TELEVISION: "America's Next Top Mormon" (p. 52). Editorial Assistant Sally Atkinson reports on the influx of Mormons on reality-TV shows. They've won "The Biggest Loser," "The Rebel Billionaire," and "Survivor." And they're closing in on the biggest reality-TV prize of all: "American Idol." With all its conniving, backstabbing and sexuality, reality TV may seem like a strange place for Mormons to congregate. That cultural disconnect is obviously part of the attraction for viewers and casting directors alike. But for Mormon contestants themselves, the motivation is more complex. Some are testing the limits of their buttoned-down religion.
MEMOIR: "Unable to Forget" (p. 55). Senior Editor Jerry Adler reports on a new book "The Woman Who Can't Forget," the memoir of a 42-year-old California woman named Jill Price. She can recall almost every day of her life since childhood. Price has no special aptitude for memorizing lists of words or numbers, or for facts or stories or languages. She was an average student. What Price does remember -- obsessively, uncontrollably and with remarkable accuracy -- is stuff that happened to her.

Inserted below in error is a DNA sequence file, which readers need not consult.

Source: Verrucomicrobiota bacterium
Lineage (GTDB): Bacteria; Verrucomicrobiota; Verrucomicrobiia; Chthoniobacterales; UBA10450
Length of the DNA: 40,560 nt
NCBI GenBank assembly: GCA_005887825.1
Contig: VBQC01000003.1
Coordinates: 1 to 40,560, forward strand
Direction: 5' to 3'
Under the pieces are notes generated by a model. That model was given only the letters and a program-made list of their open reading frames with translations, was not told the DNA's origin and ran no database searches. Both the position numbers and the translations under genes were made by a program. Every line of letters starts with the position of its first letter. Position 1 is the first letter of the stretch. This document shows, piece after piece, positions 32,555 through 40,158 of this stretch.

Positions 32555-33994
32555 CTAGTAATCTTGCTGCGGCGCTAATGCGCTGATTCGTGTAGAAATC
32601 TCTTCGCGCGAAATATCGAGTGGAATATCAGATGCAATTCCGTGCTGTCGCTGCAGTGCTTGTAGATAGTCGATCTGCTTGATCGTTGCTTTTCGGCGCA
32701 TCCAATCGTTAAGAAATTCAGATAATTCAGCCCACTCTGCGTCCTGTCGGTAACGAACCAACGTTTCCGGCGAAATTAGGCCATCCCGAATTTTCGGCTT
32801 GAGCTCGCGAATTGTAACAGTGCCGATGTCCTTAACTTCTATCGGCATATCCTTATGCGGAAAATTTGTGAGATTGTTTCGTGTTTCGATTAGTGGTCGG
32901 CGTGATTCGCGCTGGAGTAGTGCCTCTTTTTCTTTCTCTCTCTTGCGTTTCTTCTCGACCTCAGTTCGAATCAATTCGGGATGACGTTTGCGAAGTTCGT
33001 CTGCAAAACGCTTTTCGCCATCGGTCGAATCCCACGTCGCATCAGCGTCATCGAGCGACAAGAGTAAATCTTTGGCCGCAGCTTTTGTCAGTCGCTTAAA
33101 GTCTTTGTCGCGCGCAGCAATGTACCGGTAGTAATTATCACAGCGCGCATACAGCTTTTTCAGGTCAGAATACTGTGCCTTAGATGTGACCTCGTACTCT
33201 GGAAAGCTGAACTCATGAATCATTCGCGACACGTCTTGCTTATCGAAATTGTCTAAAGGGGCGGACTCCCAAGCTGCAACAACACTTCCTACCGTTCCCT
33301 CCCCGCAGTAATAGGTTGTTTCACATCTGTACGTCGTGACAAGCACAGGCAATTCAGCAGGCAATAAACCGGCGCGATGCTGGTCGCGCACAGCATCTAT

TIP SHEET: "Summer Camp for Losers" (p. 56). Special Correspondent Tara Weingarten reports on the benefits of families going to weight-loss camps. Since many families put on weight together, it makes sense to lose it together. Program options include high-end camps, as well as less expensive outpatient services. Most of these offer a combination of fun activities mixed with group therapy, parenting classes and medical checkups. Experts say these types of programs, where kids and parents make a commitment to losing weight together, tend to have lasting results.